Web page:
Formation of the Ramblers' Association
The London Area (and the Association) dates from from the 16th March 1905 when at a meeting held in the office of the Commons, Open Spaces and Footpath Preservation Society in Victoria Street, London representatives of about a dozen London rambling clubs (including the Forest Ramblers, Polytechnic Rambling Club and Morley College Rambling Club) established the Federation of Rambling Clubs.
During the 1920s and 30s other Federations were formed and the geographical coverage of the original Federation expanded to include the whole of Southern England.
When the National Council of Ramblers' Federations was formed in September 1931, the original Federation based in London became known as the Southern Federation.
In 1932 the train rambles were instigated. When the title of the Council of Ramblers' Federations changed to The Ramblers' Association on the 1st January 1935, the various Federations continued in existence but in 1948, following a fundamental restructuring of the RA when subscriptions became payable to the central organisation instead of the local ones, the Federations became Areas.
The most serious problem facing the Southern Area was its size, both territorially and numerically, and Dorset, Hampshire and the Isle of Wight were 'hived off' in 1962. It was not until 1974 that the next new Area (Norfolk) was formed. Cambridgeshire followed in 1975, Sussex in 1976 and Oxfordshire in 1977, but then the momentum ran out and there was a hiatus until the Area AGM in 1982, which stimulated fresh interest in breaking-up the still-unwieldy rump of the Area.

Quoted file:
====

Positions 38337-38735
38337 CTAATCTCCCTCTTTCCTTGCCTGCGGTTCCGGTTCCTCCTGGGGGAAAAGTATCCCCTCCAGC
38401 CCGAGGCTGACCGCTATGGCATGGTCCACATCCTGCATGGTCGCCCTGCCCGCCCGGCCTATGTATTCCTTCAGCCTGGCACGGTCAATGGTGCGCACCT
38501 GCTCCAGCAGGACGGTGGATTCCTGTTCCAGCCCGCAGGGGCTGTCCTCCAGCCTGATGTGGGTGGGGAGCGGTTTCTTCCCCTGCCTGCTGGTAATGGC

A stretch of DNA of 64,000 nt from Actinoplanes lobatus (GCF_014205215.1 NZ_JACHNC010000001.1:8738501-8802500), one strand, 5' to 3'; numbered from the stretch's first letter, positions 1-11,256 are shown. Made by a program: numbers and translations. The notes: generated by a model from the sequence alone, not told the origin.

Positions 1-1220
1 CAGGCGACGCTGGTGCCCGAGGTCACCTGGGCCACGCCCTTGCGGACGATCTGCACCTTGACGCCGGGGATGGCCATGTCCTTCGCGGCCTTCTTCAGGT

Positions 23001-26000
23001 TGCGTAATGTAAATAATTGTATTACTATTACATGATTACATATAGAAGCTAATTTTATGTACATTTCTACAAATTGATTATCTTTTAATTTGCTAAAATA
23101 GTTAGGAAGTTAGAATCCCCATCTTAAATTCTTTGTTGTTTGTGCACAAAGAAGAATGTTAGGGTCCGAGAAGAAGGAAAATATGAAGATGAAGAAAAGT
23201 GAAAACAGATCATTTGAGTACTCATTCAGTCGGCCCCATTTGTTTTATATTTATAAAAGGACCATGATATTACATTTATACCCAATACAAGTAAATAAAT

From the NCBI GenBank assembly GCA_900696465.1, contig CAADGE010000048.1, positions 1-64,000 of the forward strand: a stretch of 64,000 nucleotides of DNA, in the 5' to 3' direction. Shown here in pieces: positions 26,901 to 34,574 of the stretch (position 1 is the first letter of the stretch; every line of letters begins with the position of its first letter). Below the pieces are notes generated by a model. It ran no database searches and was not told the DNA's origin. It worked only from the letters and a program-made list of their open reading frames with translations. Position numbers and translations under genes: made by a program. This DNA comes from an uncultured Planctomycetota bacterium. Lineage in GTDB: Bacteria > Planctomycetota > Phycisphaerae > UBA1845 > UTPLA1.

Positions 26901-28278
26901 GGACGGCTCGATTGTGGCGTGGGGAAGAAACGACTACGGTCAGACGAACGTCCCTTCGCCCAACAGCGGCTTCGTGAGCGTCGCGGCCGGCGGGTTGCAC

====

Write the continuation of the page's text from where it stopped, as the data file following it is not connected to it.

By the 1st October 1984, when the Southern Area was replaced by eight new Areas (Bedfordshire, Berkshire, Bucks and West Middlesex, Essex, Hertfordshire and North Middlesex ,Kent, London, and Surrey), it had formed 36 Groups, the oldest of which was Croydon and the second-oldest North West London. These Groups were allocated to the Areas in accordance with their geographical locations and as there was no existing Groups within the London Area's territory the Blackheath and Hampstead Groups were also established in 1984.
Inner London Area formed
The old southern area ceased to exists in September 1984 and Inner London Area, along with others, came into being on the 1st of October of that year. Hampstead and Blackheath Ramblers groups were then formed in the Inner London Area.
South-west London was the third Inner London Group formed and North-East London the fourth. When Hammersmith, Fulham and Wandsworth (HFW) was subsequently formed, South-west London - which covered Lambeth and Wandsworth - lost Wandsworth to the new group but gained Southwark from Blackheath. As the focus of the group had shifted eastwards it was renamed South Bank Group.
Kensington, Chelsea & Westminster was formed at end of 1990, with its first walk on 24th March 1991. HFW was formed at the same time, due to other groups getting too large.
In 2001 a new group, the Metropolitan Walkers, was started - aimed at people in their 20s and 30s. The Metropolitan Walkers grew rapidly, on average around 100 members a year, to become the largest group in the Inner London Area and the largest young persons group in the country.
In 2010 two further groups were formed; the Capital Walkers, aimed at people in their 40s and 50s, and the London Strollers, a short walk group putting on mostly urban walks of around 5 and 6 miles in London.
By 2012 the Inner London Area of the Ramblers (as the Ramblers' Association had become) had nine walking groups and were one of the few areas in the country to grow in membership. To find out more about what the groups are doing today, follow this link.
It is interesting that despite all the aforementioned changes, the London Area still retains three links with its early existence as the Federation of Rambling Clubs - the Forest Ramblers, Polytechnic Rambling Club and Morley College Rambling Club.